It started simply enough; on January 22, 2010, edition 32,120 of the Honduran La Gaceta was published. La Gaceta is the official publication of the Honduran government. It is published daily by the Empresa Nacional de Artes Gráficas (ENAG), 16 pages long, and contains the laws, resolutions, and decrees of the Honduran government that have been approved for publication. For congressional laws and presidential decrees, this is the last step in making them legal and placing them in effect.
This year on January 13, the National Congress passed a law, 207-2009 (also referred to as decree 293-2009), that allocated the rights to build, administer, and maintain a dam and reservoir in Nacaome, Department of Valle, Honduras. This contract for 25 years was allocated to the Italo-Honduran consortium, Compania Eléctrica Nacaome, Sociedad Anonima (ENASA), and was pushed through Congress supported by the de facto regime's Secretary of Transportation (SOPTRAVI), José Rosario Bonano, also responsible for hundreds of road contracts that are now being reviewed for irregularities. The building of the dam, and its use to supply water for drinking and irrigation was to be financed by the Italian government, while the turbines and machine room for generation of 30 megawatts of electricity were to be financed by the Spanish government.
So on the morning of January 22, when edition #32120 of La Gaceta was printed, this was pending legal business needing to be published.
Except that particular morning, there were two different editions of La Gaceta, both numbered #32120.
A mere twenty copies contained a copy of law 207-2009, making it official. These 20 copies were delivered to a representative of ENASA, for which they paid 20,000 lempiras, according to a receipt filed with ENAG.
The other 580 copies delivered to subscribers did not include Decreto 207-2009.
To be legally published, Martha Alicia García, the current director of ENAG, says that the text of a law must come from the Executive office with a signature of the Minister of Government. An order to publish must be issued by the director of ENAG, and it must then go through the production process, be reviewed for errors, and be published. This usually takes at least 24 hours.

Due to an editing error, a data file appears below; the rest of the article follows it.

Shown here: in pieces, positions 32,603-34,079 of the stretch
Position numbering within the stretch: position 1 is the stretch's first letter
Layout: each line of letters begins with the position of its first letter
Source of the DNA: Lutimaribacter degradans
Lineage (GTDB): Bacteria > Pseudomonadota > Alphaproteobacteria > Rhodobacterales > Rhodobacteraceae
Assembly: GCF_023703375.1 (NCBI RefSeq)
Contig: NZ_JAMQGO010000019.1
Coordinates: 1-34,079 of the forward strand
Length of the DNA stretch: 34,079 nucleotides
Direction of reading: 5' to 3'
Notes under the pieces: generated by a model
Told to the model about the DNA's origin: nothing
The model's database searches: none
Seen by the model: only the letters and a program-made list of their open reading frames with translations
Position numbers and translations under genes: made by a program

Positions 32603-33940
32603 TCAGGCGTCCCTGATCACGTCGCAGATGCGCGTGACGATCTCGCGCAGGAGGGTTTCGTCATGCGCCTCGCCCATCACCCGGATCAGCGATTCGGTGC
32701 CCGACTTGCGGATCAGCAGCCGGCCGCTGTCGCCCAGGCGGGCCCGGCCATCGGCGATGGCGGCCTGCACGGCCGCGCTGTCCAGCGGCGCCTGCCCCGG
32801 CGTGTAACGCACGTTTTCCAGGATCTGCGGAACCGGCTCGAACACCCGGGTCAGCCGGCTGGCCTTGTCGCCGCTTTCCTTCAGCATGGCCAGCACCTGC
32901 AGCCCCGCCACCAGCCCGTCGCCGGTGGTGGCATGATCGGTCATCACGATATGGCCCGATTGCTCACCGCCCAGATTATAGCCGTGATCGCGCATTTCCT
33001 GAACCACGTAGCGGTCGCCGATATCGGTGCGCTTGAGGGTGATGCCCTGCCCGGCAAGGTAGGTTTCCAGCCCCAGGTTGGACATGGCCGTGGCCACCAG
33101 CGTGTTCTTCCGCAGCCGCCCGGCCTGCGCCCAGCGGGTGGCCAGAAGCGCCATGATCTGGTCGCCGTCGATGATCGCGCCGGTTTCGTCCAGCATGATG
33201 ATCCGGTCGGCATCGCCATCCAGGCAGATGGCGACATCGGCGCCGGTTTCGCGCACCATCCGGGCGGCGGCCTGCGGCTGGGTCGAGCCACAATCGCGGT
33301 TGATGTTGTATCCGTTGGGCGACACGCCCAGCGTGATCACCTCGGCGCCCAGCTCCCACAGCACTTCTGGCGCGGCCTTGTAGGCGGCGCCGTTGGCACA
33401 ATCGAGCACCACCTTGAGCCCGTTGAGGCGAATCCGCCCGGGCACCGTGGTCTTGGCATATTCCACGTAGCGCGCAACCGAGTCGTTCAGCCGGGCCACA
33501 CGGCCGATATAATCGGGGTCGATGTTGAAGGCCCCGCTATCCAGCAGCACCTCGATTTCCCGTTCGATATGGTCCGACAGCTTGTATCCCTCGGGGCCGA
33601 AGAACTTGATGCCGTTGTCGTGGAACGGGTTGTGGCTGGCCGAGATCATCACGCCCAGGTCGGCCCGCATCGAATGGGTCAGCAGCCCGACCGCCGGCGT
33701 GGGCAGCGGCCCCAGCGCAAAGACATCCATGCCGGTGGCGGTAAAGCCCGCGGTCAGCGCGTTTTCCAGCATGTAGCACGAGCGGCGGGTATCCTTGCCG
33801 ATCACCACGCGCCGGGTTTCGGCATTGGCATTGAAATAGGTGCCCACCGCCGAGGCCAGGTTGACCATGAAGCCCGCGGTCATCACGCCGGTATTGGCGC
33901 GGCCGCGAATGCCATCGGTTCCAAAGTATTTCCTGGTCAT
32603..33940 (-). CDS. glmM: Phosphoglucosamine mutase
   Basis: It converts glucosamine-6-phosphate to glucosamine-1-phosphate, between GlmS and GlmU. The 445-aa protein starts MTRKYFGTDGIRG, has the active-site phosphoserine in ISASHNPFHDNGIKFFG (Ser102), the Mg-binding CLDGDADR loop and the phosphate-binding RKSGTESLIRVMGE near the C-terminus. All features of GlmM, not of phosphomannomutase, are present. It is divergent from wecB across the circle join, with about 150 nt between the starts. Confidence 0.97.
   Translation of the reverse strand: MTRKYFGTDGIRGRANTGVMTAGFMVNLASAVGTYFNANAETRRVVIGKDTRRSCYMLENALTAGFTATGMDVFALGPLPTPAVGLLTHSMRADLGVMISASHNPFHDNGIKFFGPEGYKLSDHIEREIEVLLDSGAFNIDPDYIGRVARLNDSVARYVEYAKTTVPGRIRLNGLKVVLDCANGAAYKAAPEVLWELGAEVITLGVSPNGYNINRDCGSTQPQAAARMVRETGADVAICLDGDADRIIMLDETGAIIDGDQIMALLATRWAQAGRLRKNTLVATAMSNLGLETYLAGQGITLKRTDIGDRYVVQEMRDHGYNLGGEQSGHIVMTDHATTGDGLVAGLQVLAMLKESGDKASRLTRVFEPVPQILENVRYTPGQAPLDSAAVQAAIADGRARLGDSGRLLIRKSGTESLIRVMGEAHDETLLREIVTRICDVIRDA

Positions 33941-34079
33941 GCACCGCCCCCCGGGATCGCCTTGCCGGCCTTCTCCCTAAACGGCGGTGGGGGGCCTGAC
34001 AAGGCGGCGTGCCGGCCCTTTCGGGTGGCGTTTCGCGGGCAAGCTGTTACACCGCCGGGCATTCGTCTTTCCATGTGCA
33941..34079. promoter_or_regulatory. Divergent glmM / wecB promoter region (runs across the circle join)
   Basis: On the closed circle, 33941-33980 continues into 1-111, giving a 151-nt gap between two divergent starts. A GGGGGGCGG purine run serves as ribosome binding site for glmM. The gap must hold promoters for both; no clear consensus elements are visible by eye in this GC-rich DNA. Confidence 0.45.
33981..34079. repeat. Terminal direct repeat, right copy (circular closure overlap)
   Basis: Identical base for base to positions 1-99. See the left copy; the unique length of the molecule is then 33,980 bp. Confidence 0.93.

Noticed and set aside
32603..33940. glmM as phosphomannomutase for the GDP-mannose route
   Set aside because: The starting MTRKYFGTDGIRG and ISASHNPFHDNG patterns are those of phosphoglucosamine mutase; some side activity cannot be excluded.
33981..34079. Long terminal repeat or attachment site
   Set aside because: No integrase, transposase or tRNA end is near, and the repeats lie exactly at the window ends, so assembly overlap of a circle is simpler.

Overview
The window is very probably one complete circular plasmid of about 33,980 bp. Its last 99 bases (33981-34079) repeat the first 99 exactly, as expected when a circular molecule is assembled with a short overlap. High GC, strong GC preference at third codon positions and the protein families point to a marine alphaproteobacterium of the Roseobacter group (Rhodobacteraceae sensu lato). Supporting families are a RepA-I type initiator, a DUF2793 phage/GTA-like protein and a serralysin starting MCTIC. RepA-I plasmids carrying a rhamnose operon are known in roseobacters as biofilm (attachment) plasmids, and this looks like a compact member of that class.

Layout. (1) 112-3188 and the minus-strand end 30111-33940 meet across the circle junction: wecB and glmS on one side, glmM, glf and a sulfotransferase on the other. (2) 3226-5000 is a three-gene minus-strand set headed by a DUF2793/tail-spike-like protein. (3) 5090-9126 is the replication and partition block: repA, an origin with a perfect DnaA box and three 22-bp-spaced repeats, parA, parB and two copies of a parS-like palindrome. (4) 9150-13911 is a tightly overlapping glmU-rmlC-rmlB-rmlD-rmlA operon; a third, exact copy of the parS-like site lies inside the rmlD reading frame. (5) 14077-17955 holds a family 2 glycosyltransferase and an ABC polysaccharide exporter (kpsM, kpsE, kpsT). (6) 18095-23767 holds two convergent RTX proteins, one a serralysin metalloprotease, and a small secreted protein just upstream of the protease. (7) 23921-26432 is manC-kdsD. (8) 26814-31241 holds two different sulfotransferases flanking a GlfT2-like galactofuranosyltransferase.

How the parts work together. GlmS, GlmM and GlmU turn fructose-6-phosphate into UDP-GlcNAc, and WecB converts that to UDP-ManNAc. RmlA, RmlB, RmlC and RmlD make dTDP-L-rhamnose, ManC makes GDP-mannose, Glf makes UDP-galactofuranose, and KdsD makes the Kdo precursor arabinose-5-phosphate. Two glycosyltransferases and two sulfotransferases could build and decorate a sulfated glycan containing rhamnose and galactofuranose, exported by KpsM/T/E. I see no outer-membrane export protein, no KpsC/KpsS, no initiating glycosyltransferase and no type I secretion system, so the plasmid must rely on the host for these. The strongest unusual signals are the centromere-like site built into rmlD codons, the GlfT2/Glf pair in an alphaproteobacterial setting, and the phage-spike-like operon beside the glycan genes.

The decree allocating the contract for the administration and maintenance of the Nacaome dam and reservoir was passed by the National Congress and, in theory, approved at the last cabinet meeting of the de facto government, the night of January 21.
However, there appears to be no signed order by the Minister of Government or from the de facto President ordering the publication of the decree, nor is there a signed order from the director of ENAG ordering its publication, nor did it take the normal 24 hours to get it into production. The decreto, in theory approved around dinner time, was then published in a special edition of La Gaceta, with copies all given to a representative of the consortium that benefitted, for which they paid 20,000 lempiras, less than 12 hours later!
The Assistant Director of ENAG, José Everaldo Robles, said such payments are normal and this one was based on the additional pages that were needed to print the law, at a rate of slightly more than 1,000 lempiras per page. While he did not find it suspicious that there were two editions, one with the law and one without, but he was concerned that the one with the law was of limited circulation. Martha Garcia, the Director of ENAG, agrees that it is usually the group that benefits that pays for the pages necessary to publish the decree that grants them the benefit.
The allocation of the rights to build the dam and generation equipment was questioned almost immediately, on January 23, by the National Electric Company's Employee's Union (STENEE in Spanish) who felt the National Electric Company (ENEE) should build and operate the facility. Multiple investigations, by Congress, by the Public Prosecutor, by the National Electric Company, and others, have all begun, with a scapegoat, the ex-Minister of SOPTRAVI, clearly in their sights. Edition #32120 of La Gaceta has been officially annulled. All of the laws and decrees published in either version of edition #32120 of La Gaceta have been put in limbo until they can be republished.
The administrator of the file room where the negatives of the pages of each edition of La Gaceta are filed has disappeared after asking for permission to take a leave of absence, along with the keys for the file room. The ex-President of Congress, Jose Alfredo Saavedra, under whose leadership the Congress approved supposedly approved the decreto in question, disclaims any knowledge saying he only oversees the discussion, not its content.
When we say that the de facto regime exploited their months in office to enrich themselves and those behind the coup, we expect the evidence to be obscured and the tracks hard to follow. Not that there will be a paper trail a mile wide documenting insider deals and corruption so clearly.